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Research at Dartmouth's Citrin Family GIS/Applied Spatial Analysis Lab
The Citrin Family GIS/Applied Spatial Analysis Lab has supported a diverse array of highly productive research projects by Dartmouth students, faculty, and staff. We present here just a brief selection of some recent and ongoing research topics:
Land use and water management in the Tarim river basin, Xinjiang, China. In collaboration with Chinese scientists at the Xinjiang Institute for Ecology and Geography, researchers at Dartmouth are studying decadal trends in land use change, ecohydrology, and water management policy in the Tarim river basin, a desert landscape in China's far western Xinjiang Uyghur Autonomous Region. Using satellite imagery, hydrologic data, field observations, and interviews of stakeholders in the region, the research team is examining how climate variability, the expansion of irrigated agriculture, urbanization, energy resource development, inter-basin water transfers, and other factors are driving changes in the region's natural and human ecosystems.
Was the Chicxulub impactor at the end of the Mesozoic Era 65 million years ago a comet or an asteroid?. Working with Earth Sciences faculty from Dartmouth College and the University of New Mexico, we have mapped the locations of dozens of rock samples from locations world-wide, dating to the time of the 65 million year old impact event at Chicxulub in the Yucatan Peninsula – the impact event that abruptly ended the age of dinosaurs and allowed the subsequent rise of mammals. This is the first complete, global database of Iridium and Osmium fluence measurements from the time of the Chicxulub event. Using a paleogeographic model for the movement of continental plates, we then reconstructed the original locations of the samples and analyzed their spatial distribution, as part of an attempt to use mass of iridium and osmium to answer the as-yet-unresolved question, Was the impactor at Chicxulub an asteroid or a comet? Presentation of our preliminary results at the Lunar and Planetary Science conference in Houston in March 2013, where we made the case for “comet, not asteroid” garnered international media coverage.
Rapid assessment of geomorphic impacts of Tropical Storm Irene on Vermont rivers. At the end of August 2011, the remnants of Hurricane (then Tropical Storm) Irene brought record-breaking rains and massive flooding to Vermont. The Geography Department’s Frank Magilligan led a team of researchers in a research project to document the effects of the flooding on Vermont’s river systems. This effort, supported by an NSF RAPID grant, benefitted from the work of graduate student Eirik Buraas, who had spent much of the previous summer doing field work on these same rivers. This provided a unique and fortuitous opportunity to collect data immediately post-storm on rivers for which good pre-storm data had just been collected.
Mapping flooding on the Mississippi River. Using newly acquired Landsat imagery, we performed a rapid assessment of the extent of flooding along the Mississippi River in portions of Tennessee, Arkansas, and Mississippi. The resulting maps and imagery were posted on our website less than 24 hours after the satellite overpass. Click here for more information.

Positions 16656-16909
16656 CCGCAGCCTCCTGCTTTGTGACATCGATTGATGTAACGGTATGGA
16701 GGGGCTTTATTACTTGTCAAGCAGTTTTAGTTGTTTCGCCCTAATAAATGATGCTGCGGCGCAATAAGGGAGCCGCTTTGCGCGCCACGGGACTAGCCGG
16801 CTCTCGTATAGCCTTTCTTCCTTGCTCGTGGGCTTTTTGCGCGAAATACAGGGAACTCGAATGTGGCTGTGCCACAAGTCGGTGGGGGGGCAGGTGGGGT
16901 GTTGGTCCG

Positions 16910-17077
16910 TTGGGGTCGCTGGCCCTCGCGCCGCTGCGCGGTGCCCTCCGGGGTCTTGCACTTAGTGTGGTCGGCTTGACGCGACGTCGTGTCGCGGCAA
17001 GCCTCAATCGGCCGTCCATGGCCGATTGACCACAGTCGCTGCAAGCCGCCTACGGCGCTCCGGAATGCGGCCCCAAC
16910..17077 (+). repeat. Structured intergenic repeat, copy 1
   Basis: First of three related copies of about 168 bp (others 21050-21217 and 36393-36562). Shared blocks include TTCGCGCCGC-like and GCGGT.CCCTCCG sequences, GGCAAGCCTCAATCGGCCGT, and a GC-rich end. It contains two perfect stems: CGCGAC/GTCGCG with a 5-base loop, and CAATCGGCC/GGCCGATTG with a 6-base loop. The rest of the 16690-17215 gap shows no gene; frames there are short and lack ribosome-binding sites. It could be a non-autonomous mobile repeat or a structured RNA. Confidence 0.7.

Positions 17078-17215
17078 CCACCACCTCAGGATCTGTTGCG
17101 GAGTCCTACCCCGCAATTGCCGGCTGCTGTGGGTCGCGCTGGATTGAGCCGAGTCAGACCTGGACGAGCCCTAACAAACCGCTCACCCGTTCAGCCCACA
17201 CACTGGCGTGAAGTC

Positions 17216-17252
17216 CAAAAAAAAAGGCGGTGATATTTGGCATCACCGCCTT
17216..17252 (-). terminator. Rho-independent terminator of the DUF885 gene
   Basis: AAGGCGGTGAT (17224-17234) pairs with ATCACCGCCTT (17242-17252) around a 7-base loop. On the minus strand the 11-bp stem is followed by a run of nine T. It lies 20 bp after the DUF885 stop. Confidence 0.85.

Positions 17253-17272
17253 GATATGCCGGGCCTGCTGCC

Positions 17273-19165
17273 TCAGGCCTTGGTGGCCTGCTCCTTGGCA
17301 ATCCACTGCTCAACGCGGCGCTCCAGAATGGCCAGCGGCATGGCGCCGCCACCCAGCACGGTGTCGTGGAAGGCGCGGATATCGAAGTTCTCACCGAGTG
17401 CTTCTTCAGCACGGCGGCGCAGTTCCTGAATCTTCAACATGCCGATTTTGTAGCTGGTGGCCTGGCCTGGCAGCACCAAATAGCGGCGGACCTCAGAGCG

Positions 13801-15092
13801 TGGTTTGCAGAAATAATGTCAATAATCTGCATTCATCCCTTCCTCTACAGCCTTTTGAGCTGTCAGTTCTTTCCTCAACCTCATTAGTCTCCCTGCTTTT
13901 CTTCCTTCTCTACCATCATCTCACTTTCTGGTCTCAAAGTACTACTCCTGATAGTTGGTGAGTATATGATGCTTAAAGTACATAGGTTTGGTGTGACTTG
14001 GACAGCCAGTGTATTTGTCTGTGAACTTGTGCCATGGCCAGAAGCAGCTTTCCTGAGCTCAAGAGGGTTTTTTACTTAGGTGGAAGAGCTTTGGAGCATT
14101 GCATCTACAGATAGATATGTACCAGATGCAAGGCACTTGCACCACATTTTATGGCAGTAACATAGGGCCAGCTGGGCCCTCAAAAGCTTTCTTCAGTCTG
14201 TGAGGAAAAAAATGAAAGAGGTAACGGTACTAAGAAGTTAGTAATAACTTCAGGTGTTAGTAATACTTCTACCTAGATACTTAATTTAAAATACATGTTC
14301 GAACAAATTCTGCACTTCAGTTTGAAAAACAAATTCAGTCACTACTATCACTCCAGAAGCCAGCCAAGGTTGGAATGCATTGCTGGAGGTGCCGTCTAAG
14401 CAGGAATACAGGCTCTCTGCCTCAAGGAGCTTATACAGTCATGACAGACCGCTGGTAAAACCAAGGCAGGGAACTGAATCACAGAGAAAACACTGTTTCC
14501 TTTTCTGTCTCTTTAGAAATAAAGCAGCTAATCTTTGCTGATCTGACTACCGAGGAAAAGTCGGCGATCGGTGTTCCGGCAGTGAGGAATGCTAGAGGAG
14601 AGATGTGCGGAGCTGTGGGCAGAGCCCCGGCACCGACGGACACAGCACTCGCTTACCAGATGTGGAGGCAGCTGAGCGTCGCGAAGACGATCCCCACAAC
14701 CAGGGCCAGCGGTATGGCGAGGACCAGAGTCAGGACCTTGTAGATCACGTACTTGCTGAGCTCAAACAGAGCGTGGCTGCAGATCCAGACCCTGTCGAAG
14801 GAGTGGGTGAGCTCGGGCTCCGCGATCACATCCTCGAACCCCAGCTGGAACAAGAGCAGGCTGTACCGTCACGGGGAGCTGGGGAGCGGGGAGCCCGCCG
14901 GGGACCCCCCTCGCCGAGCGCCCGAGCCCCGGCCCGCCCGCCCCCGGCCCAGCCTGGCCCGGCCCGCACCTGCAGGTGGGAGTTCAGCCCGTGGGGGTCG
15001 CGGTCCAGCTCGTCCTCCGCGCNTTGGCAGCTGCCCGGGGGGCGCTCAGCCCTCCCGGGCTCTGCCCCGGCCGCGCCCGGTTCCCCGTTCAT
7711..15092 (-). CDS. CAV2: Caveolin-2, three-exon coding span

MixedMetro: Analyzing segregation and diversity in the United States. We are exploring methods for classifying and visualizing the racial and ethnic diversity of neighborhoods across the United States. In the first stage of the project, we looked at segregation and diversity in sixteen metropolitan areas, and examined the relationships between neighborhood racial composition and prevalence of mixed-race couples. The second stage involved applying our metrics of racial composition to all 50 states and the 53 largest US metro areas, using data from the 1990, 2000, and 2010 censuses.
This project is a collaboration among researchers at Dartmouth College, the University of Washington, and the University of Georgia, and has been supported by the National Science Foundation, the Russell Sage Foundation, and the Neukom Institute at Dartmouth College. Click here for more information.
Spaceborne monitoring of large lakes worldwide. Humans are transforming the hydrologic cycle, particularly its terrestrial components, at an accelerating rate. These changes are both direct (via impoundment and diversion of rivers, drainage of wetlands, withdrawals of groundwater, etc.) and indirect, via climate change. In this study, we are using satellite imagery to monitor changes in water storage in approximately 50 large lakes worldwide. We developed and validated these methods at the Toshka Lakes site in Egypt, and have now used them to develop detailed records of changing lake surface area over the past decade for all lakes included in the study. Click here for more information (138 kb pdf).

If you would like to discuss a potential research project that could benefit from the lab's resources, data, and expertise, please contact us.

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The Citrin Family GIS/Applied Spatial Analysis Laboratory at Dartmouth College
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Mail: HB 6017 Fairchild • Hanover, NH 03755
Tel: 603.646.3321 • Fax: 603.646.1601

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